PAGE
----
They are trying to be unfriendly to distributions that do not exist primarily as part of the "community" but rather as satellites of the RHEL universe. Think "Unbreakable Linux".
If all the Red Hat changes go into the upstream first then everything that Red Hat does contributes to the common pool of software. You can see all the patches that Red Hat does to the Linux kernel for example by tracking the mainline kernel itself. A true "community" distribution will have no problems.
However, if what you are really trying to do is piggy-back on Red Hat by pretending that you have assembled a simliar product from the available Open Source technologies then you have a tougher time knowing exactly what you are offering your customers. If you are just trying to poach support revenue away from businesses running RHEL then you have some more work to do.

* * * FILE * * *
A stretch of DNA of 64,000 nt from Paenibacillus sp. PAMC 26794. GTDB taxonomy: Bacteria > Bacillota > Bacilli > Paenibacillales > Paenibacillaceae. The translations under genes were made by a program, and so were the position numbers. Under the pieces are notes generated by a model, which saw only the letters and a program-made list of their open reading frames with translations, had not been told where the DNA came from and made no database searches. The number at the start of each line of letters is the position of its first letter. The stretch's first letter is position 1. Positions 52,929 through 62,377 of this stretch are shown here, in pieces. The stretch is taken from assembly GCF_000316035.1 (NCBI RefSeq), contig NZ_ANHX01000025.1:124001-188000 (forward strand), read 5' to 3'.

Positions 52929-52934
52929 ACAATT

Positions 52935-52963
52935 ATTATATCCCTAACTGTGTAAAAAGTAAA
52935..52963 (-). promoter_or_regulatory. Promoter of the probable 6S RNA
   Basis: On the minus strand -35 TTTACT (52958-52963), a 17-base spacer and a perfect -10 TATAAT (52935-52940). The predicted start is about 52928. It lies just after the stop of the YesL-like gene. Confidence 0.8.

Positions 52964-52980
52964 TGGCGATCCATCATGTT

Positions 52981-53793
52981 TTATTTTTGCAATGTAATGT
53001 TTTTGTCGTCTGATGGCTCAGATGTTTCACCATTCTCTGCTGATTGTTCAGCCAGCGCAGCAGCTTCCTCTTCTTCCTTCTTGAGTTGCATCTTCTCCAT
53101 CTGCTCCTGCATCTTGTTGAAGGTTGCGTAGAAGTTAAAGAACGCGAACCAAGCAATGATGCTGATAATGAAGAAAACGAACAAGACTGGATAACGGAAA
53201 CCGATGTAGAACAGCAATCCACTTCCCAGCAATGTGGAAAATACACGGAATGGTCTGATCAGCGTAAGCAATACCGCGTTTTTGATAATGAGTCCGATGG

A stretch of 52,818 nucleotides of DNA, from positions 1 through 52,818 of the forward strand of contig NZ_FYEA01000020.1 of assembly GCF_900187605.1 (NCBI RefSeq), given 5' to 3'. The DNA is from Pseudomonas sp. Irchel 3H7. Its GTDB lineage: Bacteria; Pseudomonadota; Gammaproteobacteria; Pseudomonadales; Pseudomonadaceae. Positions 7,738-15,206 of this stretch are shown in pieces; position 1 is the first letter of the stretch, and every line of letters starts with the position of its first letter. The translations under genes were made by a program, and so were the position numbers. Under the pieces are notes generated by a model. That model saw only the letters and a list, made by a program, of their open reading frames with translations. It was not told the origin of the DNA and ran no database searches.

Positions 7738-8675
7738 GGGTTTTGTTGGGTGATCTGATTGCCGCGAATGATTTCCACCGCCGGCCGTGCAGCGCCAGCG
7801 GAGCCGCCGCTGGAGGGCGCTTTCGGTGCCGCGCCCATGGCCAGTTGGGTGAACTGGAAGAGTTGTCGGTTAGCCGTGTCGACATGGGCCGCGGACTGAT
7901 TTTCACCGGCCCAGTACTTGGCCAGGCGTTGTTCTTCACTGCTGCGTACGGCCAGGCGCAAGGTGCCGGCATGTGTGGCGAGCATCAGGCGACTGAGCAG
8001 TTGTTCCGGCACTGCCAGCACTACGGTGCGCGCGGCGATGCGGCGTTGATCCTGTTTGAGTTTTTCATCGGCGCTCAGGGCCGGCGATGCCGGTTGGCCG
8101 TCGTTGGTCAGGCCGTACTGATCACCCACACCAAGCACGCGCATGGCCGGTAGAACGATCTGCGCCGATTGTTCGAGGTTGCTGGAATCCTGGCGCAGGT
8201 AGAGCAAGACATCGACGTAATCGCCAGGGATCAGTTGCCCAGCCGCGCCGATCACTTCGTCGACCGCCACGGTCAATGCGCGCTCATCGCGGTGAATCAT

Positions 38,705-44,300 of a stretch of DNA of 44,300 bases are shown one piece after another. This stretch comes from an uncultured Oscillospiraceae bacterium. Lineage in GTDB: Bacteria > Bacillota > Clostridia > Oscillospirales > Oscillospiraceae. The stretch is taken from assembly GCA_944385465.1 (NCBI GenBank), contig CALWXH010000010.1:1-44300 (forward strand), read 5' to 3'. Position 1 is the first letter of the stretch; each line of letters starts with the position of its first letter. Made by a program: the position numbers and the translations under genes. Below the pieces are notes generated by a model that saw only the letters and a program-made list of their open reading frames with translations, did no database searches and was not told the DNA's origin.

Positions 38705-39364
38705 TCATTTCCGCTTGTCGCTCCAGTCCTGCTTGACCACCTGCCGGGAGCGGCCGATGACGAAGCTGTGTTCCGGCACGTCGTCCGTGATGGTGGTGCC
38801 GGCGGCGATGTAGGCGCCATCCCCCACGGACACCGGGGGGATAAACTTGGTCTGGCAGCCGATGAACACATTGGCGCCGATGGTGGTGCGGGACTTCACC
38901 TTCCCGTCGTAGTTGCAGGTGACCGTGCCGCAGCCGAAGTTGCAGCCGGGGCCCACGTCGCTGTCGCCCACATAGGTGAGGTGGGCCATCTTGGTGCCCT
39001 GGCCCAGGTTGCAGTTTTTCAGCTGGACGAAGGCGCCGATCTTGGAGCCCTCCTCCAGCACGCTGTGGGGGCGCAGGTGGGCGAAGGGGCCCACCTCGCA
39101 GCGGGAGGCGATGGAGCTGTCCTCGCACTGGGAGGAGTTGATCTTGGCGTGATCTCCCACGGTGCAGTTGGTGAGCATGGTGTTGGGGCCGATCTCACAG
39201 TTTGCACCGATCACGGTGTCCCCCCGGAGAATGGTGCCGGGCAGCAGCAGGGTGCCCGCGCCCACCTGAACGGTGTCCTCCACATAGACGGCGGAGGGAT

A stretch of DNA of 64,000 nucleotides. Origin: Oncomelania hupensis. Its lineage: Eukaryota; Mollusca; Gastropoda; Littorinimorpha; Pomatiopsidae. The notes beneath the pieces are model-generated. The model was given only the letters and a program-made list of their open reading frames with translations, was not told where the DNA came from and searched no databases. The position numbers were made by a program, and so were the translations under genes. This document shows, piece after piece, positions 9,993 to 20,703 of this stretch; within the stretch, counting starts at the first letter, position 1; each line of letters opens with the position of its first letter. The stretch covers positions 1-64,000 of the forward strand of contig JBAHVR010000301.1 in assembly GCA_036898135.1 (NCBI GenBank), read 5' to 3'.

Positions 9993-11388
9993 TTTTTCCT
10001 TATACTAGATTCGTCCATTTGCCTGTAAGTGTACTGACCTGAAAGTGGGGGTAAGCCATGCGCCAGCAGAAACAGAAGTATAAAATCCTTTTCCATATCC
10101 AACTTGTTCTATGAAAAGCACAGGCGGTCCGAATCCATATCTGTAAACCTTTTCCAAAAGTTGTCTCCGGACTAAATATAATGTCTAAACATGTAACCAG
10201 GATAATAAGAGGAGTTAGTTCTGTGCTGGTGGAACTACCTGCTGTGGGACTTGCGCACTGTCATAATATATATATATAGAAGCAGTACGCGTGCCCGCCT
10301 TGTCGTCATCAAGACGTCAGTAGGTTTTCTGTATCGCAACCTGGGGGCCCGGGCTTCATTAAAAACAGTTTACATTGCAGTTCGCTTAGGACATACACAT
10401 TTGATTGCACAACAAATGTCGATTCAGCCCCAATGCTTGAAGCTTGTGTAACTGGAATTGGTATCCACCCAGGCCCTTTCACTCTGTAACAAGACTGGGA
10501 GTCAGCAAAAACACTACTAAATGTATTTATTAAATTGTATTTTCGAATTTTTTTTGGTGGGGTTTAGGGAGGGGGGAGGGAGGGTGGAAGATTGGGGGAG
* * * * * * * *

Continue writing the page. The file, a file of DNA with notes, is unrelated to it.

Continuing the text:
If we want to have companies that behave a well as Red Hat does overall we are going to have to be somewhat more understanding about what it will take for them to survive. Should life be hardest on those that try the hardest?